Yes, definitely. Cinema is still for me a big universe to explore, and any advancement in cinema is a step to better understand its nature. It is a very complex matter, a kind of reverse cycle… but it’s important. I have this general feeling that you still need to do it, you need to push it: it’s very abstract, but meanwhile it’s real, and you - as a writer, a musician, a filmmaker - are in the middle of this process.

 

That’s why you still make two films per year, you can’t stay without filming.

 

It comes naturally, I don’t wait. When an idea comes, I just get my camera, I invite people, I go to an island, I tell them I have this idea, let’s just work on it... I don’t wait for a big budget, I go for it. It’s very organic for me, I go for it.

 

That’s interesting. Cinema is young, but everyone seems to know what it is. Everybody wants to make films and most of those who make films just employs one or two ways over thousands that exist… Your approach is completely different…

 

This is the major problem within the process of filmmaking... we get stuck with conventions and impositions while there are a lot ways waiting to be found. We should reject conventions and push more, why not..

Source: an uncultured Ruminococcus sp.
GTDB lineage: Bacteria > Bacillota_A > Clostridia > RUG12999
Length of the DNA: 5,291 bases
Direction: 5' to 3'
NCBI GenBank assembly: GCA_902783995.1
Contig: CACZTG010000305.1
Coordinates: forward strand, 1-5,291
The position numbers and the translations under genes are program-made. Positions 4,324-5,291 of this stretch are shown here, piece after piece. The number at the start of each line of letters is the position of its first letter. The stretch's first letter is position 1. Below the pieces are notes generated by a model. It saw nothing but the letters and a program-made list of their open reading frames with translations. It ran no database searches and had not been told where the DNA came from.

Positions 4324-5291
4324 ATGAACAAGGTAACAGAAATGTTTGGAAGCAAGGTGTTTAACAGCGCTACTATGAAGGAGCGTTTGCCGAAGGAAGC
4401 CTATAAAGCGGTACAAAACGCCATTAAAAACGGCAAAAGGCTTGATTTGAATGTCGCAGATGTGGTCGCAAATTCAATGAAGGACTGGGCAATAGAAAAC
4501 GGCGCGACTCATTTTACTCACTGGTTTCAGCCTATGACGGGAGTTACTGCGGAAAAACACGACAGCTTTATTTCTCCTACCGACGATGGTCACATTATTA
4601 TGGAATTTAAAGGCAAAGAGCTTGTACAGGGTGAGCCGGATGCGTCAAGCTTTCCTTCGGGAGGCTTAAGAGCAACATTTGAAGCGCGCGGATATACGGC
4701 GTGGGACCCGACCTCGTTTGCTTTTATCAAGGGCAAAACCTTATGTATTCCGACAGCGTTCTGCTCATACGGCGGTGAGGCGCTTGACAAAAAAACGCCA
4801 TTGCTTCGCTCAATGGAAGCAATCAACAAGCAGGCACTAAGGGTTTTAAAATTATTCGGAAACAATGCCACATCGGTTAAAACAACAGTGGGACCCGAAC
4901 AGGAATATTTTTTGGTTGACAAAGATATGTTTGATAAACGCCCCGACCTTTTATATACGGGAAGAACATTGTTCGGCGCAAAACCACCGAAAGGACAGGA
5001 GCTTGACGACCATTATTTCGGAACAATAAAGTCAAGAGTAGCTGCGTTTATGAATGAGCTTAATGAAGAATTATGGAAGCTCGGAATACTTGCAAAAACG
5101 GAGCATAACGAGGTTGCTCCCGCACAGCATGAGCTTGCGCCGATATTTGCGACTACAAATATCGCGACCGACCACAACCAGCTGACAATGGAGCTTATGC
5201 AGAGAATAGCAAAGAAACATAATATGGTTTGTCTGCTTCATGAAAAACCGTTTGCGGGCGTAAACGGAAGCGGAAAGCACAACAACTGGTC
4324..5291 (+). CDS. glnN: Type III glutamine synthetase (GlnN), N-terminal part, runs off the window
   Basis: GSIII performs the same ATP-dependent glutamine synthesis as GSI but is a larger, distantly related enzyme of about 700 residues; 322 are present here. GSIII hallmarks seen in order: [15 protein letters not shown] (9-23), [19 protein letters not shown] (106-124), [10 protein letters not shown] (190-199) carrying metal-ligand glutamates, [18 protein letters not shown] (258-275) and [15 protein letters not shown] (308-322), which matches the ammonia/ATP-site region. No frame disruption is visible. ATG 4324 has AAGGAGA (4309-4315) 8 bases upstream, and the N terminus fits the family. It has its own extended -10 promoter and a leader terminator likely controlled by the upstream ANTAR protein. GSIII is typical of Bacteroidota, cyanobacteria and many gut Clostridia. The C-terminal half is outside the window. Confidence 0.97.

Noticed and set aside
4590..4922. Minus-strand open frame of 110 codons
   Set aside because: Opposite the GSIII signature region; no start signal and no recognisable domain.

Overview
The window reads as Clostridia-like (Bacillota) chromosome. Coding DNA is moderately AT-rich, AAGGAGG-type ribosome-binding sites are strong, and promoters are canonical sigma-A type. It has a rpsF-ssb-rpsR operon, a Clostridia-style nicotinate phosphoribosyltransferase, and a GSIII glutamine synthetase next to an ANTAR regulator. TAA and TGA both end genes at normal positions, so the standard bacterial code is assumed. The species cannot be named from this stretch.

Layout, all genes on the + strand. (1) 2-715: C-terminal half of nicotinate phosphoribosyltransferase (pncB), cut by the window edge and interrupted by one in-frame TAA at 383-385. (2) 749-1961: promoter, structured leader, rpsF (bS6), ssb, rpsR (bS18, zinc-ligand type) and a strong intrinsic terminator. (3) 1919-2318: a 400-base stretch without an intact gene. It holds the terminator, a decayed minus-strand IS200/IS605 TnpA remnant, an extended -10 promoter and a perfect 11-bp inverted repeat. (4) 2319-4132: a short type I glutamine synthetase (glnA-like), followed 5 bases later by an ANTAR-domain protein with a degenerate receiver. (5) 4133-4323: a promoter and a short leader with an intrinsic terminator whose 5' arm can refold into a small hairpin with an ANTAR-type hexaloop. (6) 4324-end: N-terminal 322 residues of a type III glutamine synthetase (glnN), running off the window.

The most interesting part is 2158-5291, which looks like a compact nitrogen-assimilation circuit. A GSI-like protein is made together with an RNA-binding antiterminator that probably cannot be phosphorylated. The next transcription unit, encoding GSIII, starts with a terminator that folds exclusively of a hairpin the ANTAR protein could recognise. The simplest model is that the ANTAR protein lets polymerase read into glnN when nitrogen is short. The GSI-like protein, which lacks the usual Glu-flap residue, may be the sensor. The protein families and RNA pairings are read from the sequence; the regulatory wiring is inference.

Going back to Tolstoj, we are very curious about the relation you have with him; because he was a writer, but also an anarchist. At the end of his life he had found this kind of materialist spirituality… he would give up everything, including money… We were thinking about this yesterday as we watched L’Argent by Robert Bresson which is also based on a Tolstoj’s novel.

 

Yes, they are very similar! They seem to leave everything, but they don’t give up. To me, their attitude is very close to the buddhist idea of leaving everything but still questioning life: they know that, in order to do that, you have to sacrifice something. Cinema needs sacrifices, and if we push cinema more and we make more sacrifices, then we will be able to push life further. This is the only way: if not, then I would stop making films and would become a farmer. It’s the same situation with festivals, beyond their decadence they still show films because cinema is still relevant.

 

Speaking about festivals, don’t you think that their attitude to make compromises is the opposite of humanity?

 

It is. Compromises are very dangerous. You know, I don’t like any kind of balance, and I think that compromises poison life. At the same time, the paradox is that you have to coexist with that thing, because we have a cause, an idea, a narrative that needs to be seen, to be heard…